The Defender Association has a plan to re-imagine Philadelphia’s pretrial system that prioritizes community involvement over cash bail – without using a risk assessment.
Philadelphia’s chief public defender, Keir Bradford-Grey, has pitched the FJD, the District Attorney and City Council on an entirely different proposal: a way to eliminate money bail in Philadelphia without using a risk-assessment tool. Under this process, most defendants charged with misdemeanors would be arrested but, instead of going through a bail hearing, would receive a summons to appear in court. According to Bradford-Grey, Philadelphia is the only county in the state that does not already use the summons process for lower-level offenses.
Those held on more serious charges would go before a magistrate for a preliminary arraignment hearing where money bail would not even be on the table. Instead, the magistrate could decide to release the defendant on his own recognizance or impose other conditions, perhaps phone reporting or electronic monitoring. Only in cases where the defendant is a flight risk or a perceived danger to the community would the District Attorney file a detention motion — which would result in a release-determination hearing, where a judge could decide to detain the defendant or to set high bail.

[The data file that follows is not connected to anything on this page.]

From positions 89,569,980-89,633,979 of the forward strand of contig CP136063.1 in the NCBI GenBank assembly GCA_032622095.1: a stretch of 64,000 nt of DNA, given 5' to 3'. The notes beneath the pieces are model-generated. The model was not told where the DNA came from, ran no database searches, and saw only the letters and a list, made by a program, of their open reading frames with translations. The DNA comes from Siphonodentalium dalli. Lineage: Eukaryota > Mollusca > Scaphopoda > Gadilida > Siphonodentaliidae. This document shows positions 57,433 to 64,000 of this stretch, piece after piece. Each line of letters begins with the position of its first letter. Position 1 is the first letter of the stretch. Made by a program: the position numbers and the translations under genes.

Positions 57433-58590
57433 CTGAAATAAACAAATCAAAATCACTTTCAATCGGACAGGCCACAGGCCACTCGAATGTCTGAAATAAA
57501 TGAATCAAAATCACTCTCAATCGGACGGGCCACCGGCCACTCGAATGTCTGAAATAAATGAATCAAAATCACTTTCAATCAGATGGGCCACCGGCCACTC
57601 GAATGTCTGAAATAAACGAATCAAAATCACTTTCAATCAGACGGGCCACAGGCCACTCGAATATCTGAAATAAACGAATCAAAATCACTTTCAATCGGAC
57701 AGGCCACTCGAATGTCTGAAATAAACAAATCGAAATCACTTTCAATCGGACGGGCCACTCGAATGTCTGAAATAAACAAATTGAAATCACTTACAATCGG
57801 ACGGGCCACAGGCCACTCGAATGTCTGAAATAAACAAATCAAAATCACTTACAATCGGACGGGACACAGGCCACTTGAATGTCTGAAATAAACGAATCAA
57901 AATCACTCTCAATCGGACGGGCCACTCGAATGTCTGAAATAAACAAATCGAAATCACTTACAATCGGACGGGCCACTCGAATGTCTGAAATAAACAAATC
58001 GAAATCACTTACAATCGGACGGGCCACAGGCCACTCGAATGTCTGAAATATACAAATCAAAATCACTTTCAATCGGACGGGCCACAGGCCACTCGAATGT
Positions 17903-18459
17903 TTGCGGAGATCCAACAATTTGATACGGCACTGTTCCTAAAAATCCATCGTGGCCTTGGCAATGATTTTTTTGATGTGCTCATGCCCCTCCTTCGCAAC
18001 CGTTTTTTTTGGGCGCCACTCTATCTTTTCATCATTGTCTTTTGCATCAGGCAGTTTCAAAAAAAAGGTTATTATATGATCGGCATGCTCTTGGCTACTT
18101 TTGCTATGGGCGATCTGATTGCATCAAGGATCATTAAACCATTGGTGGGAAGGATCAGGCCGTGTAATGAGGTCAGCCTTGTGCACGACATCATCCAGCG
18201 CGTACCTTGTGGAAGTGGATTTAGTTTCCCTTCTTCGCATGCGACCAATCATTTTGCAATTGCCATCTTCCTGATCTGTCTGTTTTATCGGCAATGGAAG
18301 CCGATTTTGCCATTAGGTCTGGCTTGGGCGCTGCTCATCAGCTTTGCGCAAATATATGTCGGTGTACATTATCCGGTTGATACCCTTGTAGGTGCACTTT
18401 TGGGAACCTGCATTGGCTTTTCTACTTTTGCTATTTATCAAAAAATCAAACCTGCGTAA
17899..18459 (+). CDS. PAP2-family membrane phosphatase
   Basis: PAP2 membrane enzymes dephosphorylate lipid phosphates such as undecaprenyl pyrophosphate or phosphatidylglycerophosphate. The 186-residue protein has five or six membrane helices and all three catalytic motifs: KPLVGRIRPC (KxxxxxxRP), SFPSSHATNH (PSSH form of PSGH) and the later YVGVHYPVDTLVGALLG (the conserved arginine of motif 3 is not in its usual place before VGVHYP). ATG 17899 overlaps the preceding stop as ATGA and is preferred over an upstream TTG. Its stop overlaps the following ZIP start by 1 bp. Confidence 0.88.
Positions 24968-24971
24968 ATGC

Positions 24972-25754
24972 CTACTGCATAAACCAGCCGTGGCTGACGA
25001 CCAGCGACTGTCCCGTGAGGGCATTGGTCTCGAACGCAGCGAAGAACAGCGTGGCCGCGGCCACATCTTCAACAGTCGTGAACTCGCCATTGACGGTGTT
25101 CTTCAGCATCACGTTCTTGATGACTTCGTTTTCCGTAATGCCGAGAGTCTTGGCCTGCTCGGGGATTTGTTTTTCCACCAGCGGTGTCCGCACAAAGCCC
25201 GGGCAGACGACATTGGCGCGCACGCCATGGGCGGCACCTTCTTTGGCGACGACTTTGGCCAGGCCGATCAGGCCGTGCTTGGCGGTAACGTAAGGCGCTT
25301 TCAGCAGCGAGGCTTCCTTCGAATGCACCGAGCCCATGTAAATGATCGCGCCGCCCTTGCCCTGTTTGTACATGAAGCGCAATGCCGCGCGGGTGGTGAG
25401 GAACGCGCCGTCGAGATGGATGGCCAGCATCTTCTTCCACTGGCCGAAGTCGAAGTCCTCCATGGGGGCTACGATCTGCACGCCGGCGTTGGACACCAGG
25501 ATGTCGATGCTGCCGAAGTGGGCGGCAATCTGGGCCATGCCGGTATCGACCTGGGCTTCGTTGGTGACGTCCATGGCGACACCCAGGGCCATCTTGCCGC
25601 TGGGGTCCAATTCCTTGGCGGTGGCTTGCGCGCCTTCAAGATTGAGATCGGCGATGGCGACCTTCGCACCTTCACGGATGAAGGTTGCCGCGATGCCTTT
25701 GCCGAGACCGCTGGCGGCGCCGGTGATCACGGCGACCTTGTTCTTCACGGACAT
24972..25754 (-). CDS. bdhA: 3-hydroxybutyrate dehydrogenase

“This system allows for individualized determinations and ends the practice of incarcerating people simply because they cannot afford bail,” Bradford-Grey said in her testimony to City Council.